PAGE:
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The $4 Trillion Market

Managed investment solutions are on the rise. | urfinguss/iStock/Thinkstock

Assets in managed accounts, such as rep-as-portfolio manager programs, unified managed accounts and mutual fund advisory programs, passed $4 trillion at the end of 2014, up 16 percent from $3.4 trillion in 2013. According to the Money Management Institute, these "managed investment solutions" have been on the rise since 2007. In the last five years, the number of managed accounts has grown 65 percent to 10.6 million. Flows into managed investments were $65 billion for the fourth quarter of 2014, with rep-as-portfolio manager programs accounting for nearly one-third of the total, MMI said.

Gifting Slices of Stocks

They don't make them like they used to.

Giving children a book of savings bonds or paper stock certificates as a gift used to be a common practice in the U.S. Peggy Mangot, a registered investment advisor and former member of the Google Wallet team has co-founded a start up called Spark Gift to bring the practice into the digital age. “The service lets people give the gift of stocks or exchange-traded funds via email in denominations as low as $20. The goal is to make it easy to give the gift of an investment to young people,” according to re/code. The sender can choose an investment in ETFs or fractional shares of marquee-name companies. The sender is charged $2.95 for amounts up to $100 and 4 percent after that. Over time, the company hopes to provide advice around diversification or investment strategies based on the account holders’ risk tolerance.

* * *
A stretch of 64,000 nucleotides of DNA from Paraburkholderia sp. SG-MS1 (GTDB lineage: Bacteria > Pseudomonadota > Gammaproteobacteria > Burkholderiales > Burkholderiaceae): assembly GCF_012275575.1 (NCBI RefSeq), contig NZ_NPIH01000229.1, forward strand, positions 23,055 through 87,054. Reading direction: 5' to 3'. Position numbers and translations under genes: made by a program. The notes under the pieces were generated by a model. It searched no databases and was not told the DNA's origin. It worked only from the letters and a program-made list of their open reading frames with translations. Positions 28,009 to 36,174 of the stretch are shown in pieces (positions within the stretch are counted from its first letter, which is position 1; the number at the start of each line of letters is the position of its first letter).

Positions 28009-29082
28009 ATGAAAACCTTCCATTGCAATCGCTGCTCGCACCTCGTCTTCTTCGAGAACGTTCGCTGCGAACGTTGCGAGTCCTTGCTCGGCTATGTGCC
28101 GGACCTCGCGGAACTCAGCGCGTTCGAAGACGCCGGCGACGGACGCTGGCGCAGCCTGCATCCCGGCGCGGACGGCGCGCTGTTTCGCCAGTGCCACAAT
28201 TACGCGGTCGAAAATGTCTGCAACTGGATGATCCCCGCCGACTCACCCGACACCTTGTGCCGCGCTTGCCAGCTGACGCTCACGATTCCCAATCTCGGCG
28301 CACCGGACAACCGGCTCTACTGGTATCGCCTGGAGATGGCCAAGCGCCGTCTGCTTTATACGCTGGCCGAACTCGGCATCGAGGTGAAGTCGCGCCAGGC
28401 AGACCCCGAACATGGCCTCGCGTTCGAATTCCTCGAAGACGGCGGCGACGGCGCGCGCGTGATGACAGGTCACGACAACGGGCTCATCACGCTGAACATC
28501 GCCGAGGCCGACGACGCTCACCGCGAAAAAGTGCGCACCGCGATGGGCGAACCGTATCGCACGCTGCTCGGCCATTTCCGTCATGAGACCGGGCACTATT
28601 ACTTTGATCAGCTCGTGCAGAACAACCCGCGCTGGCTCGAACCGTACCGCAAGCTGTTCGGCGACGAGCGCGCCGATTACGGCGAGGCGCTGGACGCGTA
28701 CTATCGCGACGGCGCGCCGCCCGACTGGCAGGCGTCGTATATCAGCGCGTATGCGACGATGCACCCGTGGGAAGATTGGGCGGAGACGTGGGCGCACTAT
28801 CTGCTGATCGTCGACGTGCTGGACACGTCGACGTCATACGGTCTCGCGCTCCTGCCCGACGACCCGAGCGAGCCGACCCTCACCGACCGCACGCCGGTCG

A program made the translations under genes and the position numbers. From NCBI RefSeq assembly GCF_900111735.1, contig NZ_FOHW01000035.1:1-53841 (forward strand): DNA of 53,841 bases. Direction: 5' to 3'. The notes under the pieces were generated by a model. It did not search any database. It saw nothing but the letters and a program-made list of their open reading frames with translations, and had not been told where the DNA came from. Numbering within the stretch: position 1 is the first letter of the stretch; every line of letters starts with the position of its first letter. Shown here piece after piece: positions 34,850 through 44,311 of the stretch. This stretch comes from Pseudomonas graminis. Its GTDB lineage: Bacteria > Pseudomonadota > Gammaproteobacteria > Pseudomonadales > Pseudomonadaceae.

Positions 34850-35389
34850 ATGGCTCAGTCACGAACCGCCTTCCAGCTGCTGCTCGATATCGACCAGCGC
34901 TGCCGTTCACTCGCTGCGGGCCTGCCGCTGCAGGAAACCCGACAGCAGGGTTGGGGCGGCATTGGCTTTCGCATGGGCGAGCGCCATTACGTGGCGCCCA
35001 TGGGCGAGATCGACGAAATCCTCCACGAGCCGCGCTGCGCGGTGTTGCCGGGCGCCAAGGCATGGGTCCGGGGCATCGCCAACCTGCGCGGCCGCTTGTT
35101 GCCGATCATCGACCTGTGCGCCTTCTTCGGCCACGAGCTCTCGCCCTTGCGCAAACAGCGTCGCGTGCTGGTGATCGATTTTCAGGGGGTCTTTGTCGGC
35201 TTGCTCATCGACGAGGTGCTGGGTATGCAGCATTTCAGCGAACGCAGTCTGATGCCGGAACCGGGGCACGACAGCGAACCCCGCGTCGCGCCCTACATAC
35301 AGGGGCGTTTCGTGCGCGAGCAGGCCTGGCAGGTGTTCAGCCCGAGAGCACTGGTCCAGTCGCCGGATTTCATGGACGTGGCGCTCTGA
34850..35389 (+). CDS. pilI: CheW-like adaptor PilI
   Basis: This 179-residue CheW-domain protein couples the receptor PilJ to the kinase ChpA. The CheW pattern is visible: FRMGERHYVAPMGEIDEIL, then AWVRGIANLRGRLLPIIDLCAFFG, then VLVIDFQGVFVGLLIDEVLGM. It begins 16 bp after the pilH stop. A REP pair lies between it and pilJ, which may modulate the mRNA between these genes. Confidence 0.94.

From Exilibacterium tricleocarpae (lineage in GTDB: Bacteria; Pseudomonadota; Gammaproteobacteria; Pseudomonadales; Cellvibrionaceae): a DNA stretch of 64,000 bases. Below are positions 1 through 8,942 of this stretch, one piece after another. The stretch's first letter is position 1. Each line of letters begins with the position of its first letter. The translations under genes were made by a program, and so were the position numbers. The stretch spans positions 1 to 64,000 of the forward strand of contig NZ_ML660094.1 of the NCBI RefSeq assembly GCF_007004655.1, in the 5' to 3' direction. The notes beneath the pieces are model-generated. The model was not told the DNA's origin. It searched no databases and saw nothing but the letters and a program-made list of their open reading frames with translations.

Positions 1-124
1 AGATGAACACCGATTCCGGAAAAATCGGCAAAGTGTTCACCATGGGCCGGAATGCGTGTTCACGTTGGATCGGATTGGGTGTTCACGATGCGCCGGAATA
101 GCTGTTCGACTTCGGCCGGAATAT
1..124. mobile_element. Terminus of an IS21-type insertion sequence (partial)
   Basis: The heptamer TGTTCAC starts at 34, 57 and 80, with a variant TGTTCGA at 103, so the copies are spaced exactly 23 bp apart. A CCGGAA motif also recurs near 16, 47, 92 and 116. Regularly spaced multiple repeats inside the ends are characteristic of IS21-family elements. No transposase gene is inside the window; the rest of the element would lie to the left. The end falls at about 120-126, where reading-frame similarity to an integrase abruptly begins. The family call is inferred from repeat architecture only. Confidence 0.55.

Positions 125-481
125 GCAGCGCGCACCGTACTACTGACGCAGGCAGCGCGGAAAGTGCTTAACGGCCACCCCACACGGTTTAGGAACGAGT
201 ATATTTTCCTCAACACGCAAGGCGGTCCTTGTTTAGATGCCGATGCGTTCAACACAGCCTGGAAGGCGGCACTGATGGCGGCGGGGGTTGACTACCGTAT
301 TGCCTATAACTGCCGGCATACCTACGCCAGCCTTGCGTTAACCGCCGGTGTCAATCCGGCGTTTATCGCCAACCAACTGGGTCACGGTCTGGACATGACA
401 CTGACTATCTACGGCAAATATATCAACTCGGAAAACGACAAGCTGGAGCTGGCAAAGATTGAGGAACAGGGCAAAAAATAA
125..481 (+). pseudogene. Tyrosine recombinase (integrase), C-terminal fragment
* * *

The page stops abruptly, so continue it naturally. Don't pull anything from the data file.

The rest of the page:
Wealth Management in China Growing Up

With great power comes great responsibility. | Copyright Kevin Frayer, Getty Images

The Securities Association of China has drafted new rules to allow brokerages and securities investment advisors in that country to expand their wealth management business. Under the new rules, the advisors may invest or trade shares, funds or futures on the behalf of investors, according to Reuters. Currently, China only allows financial advisors to provide consulting services,while individuals must buy or trade shares. To reduce risk, the rules require an appraisal of investor appetite for risk and the requirement to match that with the appropriate asset allocation. 

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